The public health threat of ZIKV cannot be overlooked. During pregnancy, ZIKV is responsible for congenital brain abnormalities, including microcephaly and also triggers Guillain-Barré syndrome [2, 4]. For instance, in Brazil, ZIKV was linked to approximately 4000 microcephaly cases [5]. Considering the adverse health effects associated with ZIKV, the world health organization (WHO) outlined a Zika Strategic Response Framework which among others seeks to; enhance surveillance of ZIKV, and potential complications and Strengthen capacity in risk communication to engage communities to better understand risks associated with ZIKV [2]. Therefore, knowledge, attitude and practices of healthcare workers is crucial to achieving effective communication to the communities to improve the understanding of the associated risks.

Numerous studies have assessed the knowledge, attitude and practices (KAP) of ZIKV among the general population [6,7,8,9]. These studies have reported low knowledge in terms of ZIKV and therefore highlights the need to understand whether the same problem would be observed among healthcare workers. Healthcare workers are the main outlets of health information to the communities. As such, the KAP of healthcare workers toward ZIKV is vital in the efforts of improving awareness of the disease. Only few studies have sought to understand healthcare workers KAP toward ZIKV [10, 11]. In Indonesia, occupation, and type of work place for the healthcare workers were associated with good knowledge of ZIKV [10].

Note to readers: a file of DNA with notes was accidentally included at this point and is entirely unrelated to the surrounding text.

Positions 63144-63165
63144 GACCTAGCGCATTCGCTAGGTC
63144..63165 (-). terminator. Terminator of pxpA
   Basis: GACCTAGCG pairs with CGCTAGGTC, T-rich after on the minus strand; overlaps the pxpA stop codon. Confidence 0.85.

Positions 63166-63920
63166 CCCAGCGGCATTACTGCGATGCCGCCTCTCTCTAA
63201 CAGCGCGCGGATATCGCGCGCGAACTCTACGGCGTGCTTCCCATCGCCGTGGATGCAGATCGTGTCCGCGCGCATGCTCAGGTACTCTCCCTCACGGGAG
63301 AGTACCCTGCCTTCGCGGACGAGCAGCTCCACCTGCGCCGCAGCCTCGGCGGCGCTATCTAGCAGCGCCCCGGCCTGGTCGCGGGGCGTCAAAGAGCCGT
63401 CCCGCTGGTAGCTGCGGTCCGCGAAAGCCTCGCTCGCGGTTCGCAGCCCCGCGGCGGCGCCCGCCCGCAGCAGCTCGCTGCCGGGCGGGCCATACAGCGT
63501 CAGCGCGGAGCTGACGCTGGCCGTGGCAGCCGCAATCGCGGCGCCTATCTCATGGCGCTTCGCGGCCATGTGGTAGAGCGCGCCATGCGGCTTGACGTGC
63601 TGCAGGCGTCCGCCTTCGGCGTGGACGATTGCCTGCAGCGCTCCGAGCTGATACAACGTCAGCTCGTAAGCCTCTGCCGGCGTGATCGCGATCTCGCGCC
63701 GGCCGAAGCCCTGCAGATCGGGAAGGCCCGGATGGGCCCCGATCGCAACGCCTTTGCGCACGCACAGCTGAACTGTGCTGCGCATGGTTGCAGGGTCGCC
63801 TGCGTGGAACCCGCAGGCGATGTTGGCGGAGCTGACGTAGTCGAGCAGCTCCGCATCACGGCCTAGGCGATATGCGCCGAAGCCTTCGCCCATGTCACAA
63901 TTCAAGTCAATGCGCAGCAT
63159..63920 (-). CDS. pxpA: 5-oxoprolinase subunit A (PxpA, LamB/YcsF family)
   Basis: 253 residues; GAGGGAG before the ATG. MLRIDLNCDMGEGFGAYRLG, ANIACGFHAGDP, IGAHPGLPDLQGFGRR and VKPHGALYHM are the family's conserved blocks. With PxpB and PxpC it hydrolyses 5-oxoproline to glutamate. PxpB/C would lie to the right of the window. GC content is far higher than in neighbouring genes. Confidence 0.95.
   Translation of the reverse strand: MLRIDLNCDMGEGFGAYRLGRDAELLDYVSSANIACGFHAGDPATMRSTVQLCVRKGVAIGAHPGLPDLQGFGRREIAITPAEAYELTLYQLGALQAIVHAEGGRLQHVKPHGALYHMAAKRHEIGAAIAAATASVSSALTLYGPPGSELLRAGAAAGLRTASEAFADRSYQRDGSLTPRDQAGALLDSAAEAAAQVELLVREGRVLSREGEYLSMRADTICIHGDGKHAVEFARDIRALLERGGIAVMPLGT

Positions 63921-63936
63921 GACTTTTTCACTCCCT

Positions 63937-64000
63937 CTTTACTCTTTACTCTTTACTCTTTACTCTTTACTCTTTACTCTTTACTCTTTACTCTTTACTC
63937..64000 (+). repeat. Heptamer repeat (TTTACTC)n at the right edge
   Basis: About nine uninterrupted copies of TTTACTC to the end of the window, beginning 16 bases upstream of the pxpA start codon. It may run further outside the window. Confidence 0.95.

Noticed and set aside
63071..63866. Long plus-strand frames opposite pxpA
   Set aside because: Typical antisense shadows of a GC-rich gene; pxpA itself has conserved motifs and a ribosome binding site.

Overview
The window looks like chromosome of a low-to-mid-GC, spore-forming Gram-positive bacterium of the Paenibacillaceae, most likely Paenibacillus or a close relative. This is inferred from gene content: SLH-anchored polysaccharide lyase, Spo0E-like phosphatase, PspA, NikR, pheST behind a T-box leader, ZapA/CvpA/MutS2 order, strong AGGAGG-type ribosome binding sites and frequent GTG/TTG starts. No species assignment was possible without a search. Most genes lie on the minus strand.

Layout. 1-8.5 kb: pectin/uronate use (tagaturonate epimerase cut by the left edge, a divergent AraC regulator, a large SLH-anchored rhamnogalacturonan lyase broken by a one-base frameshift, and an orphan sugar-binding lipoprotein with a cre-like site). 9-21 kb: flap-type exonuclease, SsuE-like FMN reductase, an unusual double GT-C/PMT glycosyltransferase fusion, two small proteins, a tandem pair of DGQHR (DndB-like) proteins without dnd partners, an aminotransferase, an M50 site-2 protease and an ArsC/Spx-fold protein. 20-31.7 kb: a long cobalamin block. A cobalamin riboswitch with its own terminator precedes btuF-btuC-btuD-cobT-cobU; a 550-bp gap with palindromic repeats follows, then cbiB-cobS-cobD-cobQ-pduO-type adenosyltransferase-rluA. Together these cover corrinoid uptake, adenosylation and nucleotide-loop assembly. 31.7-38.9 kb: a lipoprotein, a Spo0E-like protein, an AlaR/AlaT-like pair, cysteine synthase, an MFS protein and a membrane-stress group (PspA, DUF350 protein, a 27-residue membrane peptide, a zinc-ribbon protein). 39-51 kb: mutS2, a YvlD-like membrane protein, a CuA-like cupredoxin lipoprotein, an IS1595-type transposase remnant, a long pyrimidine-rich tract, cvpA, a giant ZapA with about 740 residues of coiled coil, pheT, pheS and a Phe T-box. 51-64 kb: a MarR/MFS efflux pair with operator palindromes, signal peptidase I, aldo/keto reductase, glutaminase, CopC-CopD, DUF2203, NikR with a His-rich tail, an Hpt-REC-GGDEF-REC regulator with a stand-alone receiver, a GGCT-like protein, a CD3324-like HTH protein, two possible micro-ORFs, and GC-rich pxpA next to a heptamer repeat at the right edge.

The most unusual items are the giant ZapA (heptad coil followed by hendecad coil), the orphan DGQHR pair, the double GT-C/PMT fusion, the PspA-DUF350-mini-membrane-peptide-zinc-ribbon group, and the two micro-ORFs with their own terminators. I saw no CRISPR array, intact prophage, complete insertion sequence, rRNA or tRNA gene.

The first ever case of ZIKV in St. Kitts and Nevis was recorded in 2016 [12]. Ever since, St. Kitts and Nevis recorded an average of 16 cases per epidemiological week [12]. However, limited studies have examined ZIKV knowledge among healthcare workers in St. Kitts and Nevis, let alone, among the general population. Considering that ZIKV is an emerging public health issue, there is need to understand the healthcare providers’ KAP in terms of ZIKV. Therefore, this study aimed at assessing the KAP for healthcare workers from 3 medical facilities in St. Kitts and Nevis.

Methods

Study design and participants

This was a cross-sectional study that included healthcare workers from 3 medical facilities in St. Kitts and Nevis namely, Joseph Nathaniel France General, Pogson Medical Centre, and Department of Environmental Health.

Sampling design and data collection

The study employed a convenient and purposive sampling method. Using an online sample calculator, “Raosoft.com”, a total of 189 participants was needed. The following parameters were used to determine the sample size: a response distribution of 50, 95% confidence level.